7

In the Stack Exchange Data Explorer, how come:

  • select sum(len(body)) from posts works fine, but,
  • select sum(len(text)) from comments throws an error?

Arithmetic overflow error converting expression to data type int.

I experimented and discovered if I CAST..as BigInt it will work (on either of the above queries), and that comparable field in the same table select sum(len(userdisplayname)) works fine with out conversion.

Posts.body                nvarchar(max)    43,016,689,192 characters   Works
Comments.Text             nvarchar(600)     9,711,438,180 characters   Errors
Comments.UserDisplayName  nvarchar(30)          7,616,503 characters   Works

                                T-SQL Int: ±4,294,967,295
                 T-SQL BigInt: ±9,223,372,036,854,775,807 

Post.Body is much larger, and Comments.UserDisplayName is declared similarly as Comments.Text, so I don't understand the difference.

Is this a SQL-thing or an SEDE-thing?

(example query)

9

It's a T-SQL thingy, see the documentation about len:

Return Types

bigint if expression is of the varchar(max), nvarchar(max) or varbinary(max) data types; otherwise, int.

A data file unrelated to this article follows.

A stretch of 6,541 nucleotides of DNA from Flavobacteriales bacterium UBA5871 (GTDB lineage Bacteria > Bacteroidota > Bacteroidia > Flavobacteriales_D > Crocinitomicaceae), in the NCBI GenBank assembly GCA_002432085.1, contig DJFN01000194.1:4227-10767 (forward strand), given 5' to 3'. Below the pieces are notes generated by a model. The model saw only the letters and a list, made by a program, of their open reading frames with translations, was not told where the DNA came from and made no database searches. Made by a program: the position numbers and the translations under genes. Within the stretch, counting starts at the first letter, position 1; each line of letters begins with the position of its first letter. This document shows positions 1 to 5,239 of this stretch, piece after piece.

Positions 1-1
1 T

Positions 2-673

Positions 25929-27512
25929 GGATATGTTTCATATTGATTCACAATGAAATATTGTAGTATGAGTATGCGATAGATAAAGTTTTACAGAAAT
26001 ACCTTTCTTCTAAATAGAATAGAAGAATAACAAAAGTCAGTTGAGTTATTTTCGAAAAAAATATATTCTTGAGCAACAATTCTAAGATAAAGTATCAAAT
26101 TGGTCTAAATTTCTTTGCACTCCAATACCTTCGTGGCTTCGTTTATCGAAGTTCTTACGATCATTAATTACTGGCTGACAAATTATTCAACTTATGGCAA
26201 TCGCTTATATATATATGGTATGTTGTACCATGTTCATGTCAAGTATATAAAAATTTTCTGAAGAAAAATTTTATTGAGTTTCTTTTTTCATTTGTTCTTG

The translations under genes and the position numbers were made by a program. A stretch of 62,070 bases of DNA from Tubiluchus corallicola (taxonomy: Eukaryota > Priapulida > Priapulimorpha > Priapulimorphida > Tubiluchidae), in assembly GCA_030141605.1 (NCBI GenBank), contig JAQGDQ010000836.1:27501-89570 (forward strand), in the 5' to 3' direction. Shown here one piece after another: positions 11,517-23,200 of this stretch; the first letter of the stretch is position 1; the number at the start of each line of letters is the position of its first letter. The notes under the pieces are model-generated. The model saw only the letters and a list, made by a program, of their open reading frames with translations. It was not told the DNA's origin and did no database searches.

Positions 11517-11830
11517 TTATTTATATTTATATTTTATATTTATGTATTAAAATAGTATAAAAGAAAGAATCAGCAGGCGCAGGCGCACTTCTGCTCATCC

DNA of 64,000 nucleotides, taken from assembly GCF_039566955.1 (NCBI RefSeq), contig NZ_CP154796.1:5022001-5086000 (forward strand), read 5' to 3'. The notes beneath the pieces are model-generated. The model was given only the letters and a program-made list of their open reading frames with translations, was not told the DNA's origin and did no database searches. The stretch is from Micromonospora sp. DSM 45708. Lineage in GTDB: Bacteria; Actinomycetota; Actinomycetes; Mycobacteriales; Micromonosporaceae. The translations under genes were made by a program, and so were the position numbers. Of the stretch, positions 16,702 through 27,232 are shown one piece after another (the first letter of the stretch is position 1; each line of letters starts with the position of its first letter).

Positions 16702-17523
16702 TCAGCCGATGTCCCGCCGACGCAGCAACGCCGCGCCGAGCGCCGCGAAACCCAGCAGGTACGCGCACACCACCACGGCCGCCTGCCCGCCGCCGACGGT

So the Posts.Body query knows it needs to sum len(varchar(max)), a bigint and doesn't overflow (43 billion is not enough for that), while the Comments.Text query tries to sum len(varchar(600)) which is an int variable and does overflow (9.7 billion is larger than 2.1 billion, the maximum for an int). The sum on Comments.UserDisplayName isn't simply large enough to overflow an int variable.

  • I was about to say you must have my issue backwards, until I read your answer a couple more times. So presumably, the len function needs to store it's result in a temp variable while it calculates - for which it needs to "assume" a datatype - which it's guessing correctly for the bigint, but it's not expecting an nchar(600) to exceed int's signed max of 4.3billion, so I need to be explicit with that one... (or that's how I will remember it even if it's not quite right!) Good answer, short and sweet, thanks! – ashleedawg Jul 12 '18 at 21:53
  • I guess this also explains something semi-related was wondering... correct me if I'm wrong, but T-SQL integers are signed (always) while MySQL integers are unsigned by default unless declared as SIGNED ... so, in SEDE anything larger than ~+2.1 Billion needs to be an bigint. Right? – ashleedawg Jul 12 '18 at 22:00
  • Yes, they are always signed: docs.microsoft.com/en-us/sql/t-sql/data-types/… (except for tinyint, which ranges from 0 to 255). See also stackoverflow.com/q/4451967/4751173 – Glorfindel Jul 13 '18 at 5:28

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